In the opening chapter of Texas Blood: Seven Generations Among the Outlaws, Ranchers, Indians, Missionaries, Soldiers, and Smugglers of the Borderlands, Roger D. Hodge recalls two incidents from his youth. One is a brief moment of cruelty propagated by two brothers in childhood. The second is a tale from Hodge’s first summer job as a twelve-year-old ranch hand charged with collecting the carcasses of sheep accidently killed in stock pens. Both events occurred within the larger context of a brutal Texas landscape that permeated every part of Hodge’s childhood and teenage years, an atmosphere in which blood and death are never strangers. Such conditions were common when human beings first settled the desert lands along the Rio Grande River, and they persist to this day.
Despite harsh conditions, the land has inspired both love and loyalty from its inhabitants for generations—a sentiment that Hodge still holds himself, even after leaving his Texas homeland behind for college at the University of the South in Sewanee and a literary career in New York. Years later, on a trip home to visit relatives, he came to a realization:
As I stood there, surveying the vistas of my birthright, standing in a place where seven generations of my family have gazed over the same hills and valleys, I realized that my knowledge of my forebears and their contemporaries, their motivations and their passions, was pathetically thin. So much had happened in this place that I was ignorant of.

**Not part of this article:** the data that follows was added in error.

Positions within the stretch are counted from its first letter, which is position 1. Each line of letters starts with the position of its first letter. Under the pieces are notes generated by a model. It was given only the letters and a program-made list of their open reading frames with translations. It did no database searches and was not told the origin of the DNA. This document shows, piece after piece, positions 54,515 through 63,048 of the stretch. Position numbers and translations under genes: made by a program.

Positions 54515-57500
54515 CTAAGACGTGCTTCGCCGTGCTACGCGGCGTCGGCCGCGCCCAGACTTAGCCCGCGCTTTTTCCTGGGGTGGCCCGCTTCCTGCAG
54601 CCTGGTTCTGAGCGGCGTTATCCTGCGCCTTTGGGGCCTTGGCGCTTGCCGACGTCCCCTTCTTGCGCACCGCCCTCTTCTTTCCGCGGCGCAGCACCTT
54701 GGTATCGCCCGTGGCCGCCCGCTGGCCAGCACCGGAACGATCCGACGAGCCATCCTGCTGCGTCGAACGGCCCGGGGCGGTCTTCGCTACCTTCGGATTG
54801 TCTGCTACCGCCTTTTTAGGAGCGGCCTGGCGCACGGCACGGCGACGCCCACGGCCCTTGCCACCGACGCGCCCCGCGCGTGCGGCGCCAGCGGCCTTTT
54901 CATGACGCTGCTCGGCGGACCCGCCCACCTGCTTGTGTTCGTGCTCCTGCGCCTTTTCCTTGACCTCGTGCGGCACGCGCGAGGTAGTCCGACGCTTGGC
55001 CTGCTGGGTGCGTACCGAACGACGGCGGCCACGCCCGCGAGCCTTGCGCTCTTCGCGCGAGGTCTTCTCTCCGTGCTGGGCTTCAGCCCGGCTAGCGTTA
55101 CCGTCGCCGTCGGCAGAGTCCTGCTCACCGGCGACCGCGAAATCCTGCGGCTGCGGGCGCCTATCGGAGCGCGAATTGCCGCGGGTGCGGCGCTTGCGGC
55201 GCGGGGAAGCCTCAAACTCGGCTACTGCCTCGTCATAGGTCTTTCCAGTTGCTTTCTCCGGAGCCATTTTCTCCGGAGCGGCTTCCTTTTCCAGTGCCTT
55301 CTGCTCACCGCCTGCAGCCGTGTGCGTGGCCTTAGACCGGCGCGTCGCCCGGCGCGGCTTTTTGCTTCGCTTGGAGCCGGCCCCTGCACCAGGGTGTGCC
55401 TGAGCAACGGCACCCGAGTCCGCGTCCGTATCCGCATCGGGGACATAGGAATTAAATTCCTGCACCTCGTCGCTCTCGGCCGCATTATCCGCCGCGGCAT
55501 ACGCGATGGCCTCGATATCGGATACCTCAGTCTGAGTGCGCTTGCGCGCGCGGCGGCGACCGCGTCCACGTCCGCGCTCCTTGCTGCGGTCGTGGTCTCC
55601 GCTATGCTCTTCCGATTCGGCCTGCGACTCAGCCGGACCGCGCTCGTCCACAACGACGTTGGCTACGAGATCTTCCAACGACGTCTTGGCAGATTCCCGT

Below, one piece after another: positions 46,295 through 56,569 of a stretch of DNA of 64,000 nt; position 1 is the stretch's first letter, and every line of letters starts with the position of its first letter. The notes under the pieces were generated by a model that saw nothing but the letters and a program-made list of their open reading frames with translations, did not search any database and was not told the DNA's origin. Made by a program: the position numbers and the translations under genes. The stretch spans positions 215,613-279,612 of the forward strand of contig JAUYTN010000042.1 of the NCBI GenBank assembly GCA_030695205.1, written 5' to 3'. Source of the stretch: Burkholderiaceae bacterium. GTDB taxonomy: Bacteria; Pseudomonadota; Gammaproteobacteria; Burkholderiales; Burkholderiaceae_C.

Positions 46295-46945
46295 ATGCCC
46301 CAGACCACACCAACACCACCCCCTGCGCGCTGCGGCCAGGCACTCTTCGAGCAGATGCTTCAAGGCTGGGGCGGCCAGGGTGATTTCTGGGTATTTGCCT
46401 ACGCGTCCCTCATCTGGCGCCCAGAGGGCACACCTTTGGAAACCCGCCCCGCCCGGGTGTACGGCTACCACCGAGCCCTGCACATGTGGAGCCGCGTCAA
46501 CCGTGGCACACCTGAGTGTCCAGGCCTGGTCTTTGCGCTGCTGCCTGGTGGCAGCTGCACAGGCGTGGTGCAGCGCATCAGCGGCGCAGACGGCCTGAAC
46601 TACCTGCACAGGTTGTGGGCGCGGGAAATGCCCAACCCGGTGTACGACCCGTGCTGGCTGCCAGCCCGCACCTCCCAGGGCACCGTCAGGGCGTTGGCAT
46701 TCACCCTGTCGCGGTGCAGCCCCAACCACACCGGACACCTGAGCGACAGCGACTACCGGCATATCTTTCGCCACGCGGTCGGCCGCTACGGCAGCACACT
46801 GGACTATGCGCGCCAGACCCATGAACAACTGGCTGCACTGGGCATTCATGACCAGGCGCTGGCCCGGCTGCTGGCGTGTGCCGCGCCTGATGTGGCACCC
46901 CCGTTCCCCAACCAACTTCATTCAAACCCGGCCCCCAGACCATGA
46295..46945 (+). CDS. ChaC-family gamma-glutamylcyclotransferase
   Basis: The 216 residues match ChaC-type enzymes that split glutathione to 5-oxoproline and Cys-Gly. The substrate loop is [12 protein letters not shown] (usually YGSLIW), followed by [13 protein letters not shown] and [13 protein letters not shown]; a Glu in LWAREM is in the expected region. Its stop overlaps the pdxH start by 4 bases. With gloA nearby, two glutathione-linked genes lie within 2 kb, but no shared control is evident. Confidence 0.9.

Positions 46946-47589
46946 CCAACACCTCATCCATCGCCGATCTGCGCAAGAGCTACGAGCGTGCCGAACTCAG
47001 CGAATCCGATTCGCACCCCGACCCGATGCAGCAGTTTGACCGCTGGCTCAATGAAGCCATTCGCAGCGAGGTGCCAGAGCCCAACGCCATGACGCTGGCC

That epiphany led to months of research, travel, and interviews as Hodge unearthed the history of his family and the way that tale intertwined with the often bloody story of the borderlands between the United States and Mexico. In Texas Blood, Hodge pulls historical threads back to the first incursions by Spanish Conquistadors and their often violent and sometimes darkly humorous interactions with indigenous tribes, the incursion of American settlers into the Mexican territory, and the various homicidal outlaws and would-be despots who came to prominence in the borderlands. These men had few compunctions against the genocidal acts they propagated and that eventually allowed white civilization to thrive upon the bloody ground of the past.
Throughout the book, Hodge slides effortlessly between various eras, demonstrating how the past influences the present, a legacy of violence that lives on in the most mundane settings. He often delineates such contrasts with a wit dryer than a handful of South Texas dust: “Pushing on, pushing south, I passed bait shops, cabin rentals, and signs for catfish, all you can eat, and suddenly I crossed the Marais des Cygnes River. That sounded familiar. When I saw a sign for the Marais des Cygnes massacre site, I swerved wildly for the exit and went in search of atrocities. Instead I found a national wildlife refuge and much helpful information about the local flora.”
Hodge also focuses parts of the book on our own age, including extended passages on the operations of U.S. Border Security and how twenty-first-century technology and old-fashioned law enforcement techniques are deployed in an effort to secure this rugged border. Other sections of the book chronicle the lives of border inhabitants who struggle to maintain order in an area increasingly beset by drug cartels and outlaws. In the process, it becomes clear that attempting to secure the border between Texas and Mexico is a Sisyphean task.
Equal parts history, memoir, travelogue, and reportage, Texas Blood is a fascinating journey through the heart of darkness at the center of the American dream—a contrast writ large that will never be erased from the brutal and beautiful borderlands of Texas.
Randy Fox is a freelance writer whose writing on music and pop culture has appeared in Vintage Rock, Record Collector, The East Nashvillian, Nashville Scene, Jack Kirby Collector, Hardboiled, and many other publications. He lives in Nashville.